Omega-3 and omega-6 fats are named according to where the first double bond occurs. The omega-3 fats have the first double bond after the third carbon atom, and omega-6 fats have the first double bond after the sixth carbon atom. Sources of omega-3 fats include cold-water fish such as salmon, sardines, cod, herring, and also flaxseed, walnuts, pumpkinseeds and dark green leafy vegetables. Sources of omega-6 fats include corn, safflower, soybean, cottonseed, grape seed, peanut, and sunflower oils.

Trans fats are created by taking a polyunsaturated fat, usually an omega-6, and adding more hydrogen atoms. They are used in processed foods to increase shelf life. They are found in cookies, crackers, icing, potato chips, and margarine. Trans fats are usually solid at room temperature and pro-inflammatory. They should be avoided.

It is interesting to see the Eastern philosophical patterns reverberating in science. The idea of good and bad intertwined in a balanced dance can be applied to practically every aspect of life including science and health. Inflammation in the short term is essential to life because it protects us and helps heal wounds. Within the positive features of acute inflammation there is the negative aspect of pain and discomfort at the site of injury. When the balance of inflammation is overturned and becomes chronic the result is disease. Many Americans, through a poor diet and processed fats, help fuel the flames of chronic inflammation. The inflammation that was once beneficial begins to damage cells, tissues, and organs within our body. In Part II of this article (published in the next issue) we will discuss diet along with mind-body strategies to help quench the smoldering embers of chronic inflammation and restore the balance of health.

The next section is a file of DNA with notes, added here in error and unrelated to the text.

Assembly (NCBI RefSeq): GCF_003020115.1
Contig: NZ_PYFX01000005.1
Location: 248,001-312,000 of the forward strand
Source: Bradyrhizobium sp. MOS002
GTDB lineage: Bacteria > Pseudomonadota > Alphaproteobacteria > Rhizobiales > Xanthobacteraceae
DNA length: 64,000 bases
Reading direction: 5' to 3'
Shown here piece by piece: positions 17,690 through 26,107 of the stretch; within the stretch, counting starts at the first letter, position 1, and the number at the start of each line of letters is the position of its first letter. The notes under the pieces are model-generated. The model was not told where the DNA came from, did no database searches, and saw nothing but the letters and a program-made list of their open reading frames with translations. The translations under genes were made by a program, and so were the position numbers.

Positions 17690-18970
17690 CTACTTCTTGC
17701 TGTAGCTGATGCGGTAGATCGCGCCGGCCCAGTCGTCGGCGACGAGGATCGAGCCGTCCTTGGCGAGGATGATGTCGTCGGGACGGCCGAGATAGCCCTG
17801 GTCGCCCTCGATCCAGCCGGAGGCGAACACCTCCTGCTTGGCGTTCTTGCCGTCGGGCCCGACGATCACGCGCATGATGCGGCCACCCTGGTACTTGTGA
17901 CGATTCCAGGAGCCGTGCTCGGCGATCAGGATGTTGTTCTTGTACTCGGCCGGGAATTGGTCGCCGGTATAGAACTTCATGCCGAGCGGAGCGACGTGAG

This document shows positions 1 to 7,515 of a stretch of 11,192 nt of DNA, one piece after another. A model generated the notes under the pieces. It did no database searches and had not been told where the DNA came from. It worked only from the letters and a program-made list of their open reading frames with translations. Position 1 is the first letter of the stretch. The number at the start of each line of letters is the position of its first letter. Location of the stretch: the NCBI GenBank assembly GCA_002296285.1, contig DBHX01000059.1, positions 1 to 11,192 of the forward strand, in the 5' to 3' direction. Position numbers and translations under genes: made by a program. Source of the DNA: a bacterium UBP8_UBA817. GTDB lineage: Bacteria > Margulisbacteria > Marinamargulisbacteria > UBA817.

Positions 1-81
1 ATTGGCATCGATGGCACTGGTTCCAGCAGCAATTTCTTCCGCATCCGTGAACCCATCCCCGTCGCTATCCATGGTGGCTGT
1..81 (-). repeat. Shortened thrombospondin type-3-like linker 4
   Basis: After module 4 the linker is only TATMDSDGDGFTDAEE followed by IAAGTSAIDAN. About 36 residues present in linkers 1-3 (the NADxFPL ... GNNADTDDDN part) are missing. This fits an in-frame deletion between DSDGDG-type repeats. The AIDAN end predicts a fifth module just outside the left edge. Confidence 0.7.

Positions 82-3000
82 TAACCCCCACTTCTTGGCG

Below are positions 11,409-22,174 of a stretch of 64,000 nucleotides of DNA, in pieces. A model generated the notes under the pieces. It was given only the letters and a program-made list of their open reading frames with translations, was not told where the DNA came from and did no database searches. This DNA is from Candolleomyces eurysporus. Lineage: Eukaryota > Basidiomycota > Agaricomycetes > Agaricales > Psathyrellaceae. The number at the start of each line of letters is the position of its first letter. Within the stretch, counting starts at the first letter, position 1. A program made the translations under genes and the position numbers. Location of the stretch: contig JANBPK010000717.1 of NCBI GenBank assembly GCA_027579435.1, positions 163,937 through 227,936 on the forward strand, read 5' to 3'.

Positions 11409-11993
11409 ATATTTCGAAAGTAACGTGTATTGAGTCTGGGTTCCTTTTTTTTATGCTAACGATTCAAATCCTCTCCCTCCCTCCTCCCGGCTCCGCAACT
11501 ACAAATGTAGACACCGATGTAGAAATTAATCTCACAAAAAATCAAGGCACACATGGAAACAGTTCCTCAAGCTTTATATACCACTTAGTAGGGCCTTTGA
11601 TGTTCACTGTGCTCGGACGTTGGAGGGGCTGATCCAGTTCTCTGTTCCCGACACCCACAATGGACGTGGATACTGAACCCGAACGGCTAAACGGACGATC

Web Resources
www.DrDavidLancaster.com
http://www.MayoClinic.com/health/fat/NU00262
http://my.ClevelandClinic.org/symptoms/inflammation/
http://www.jacn.org/cgi/content/full/21/6/495
http://www.umm.edu/altmed/articles/omega-3-000316.htm

About the Author
David G. Lancaster, D.O. is a physician and a diplomat of the American Board of Holistic Medicine who specializes in holistic medicine, physical medicine and rehabilitation, and osteopathic manipulation. He may be reached at 972-701-9696. For more information visit www.DrDavidLancaster.com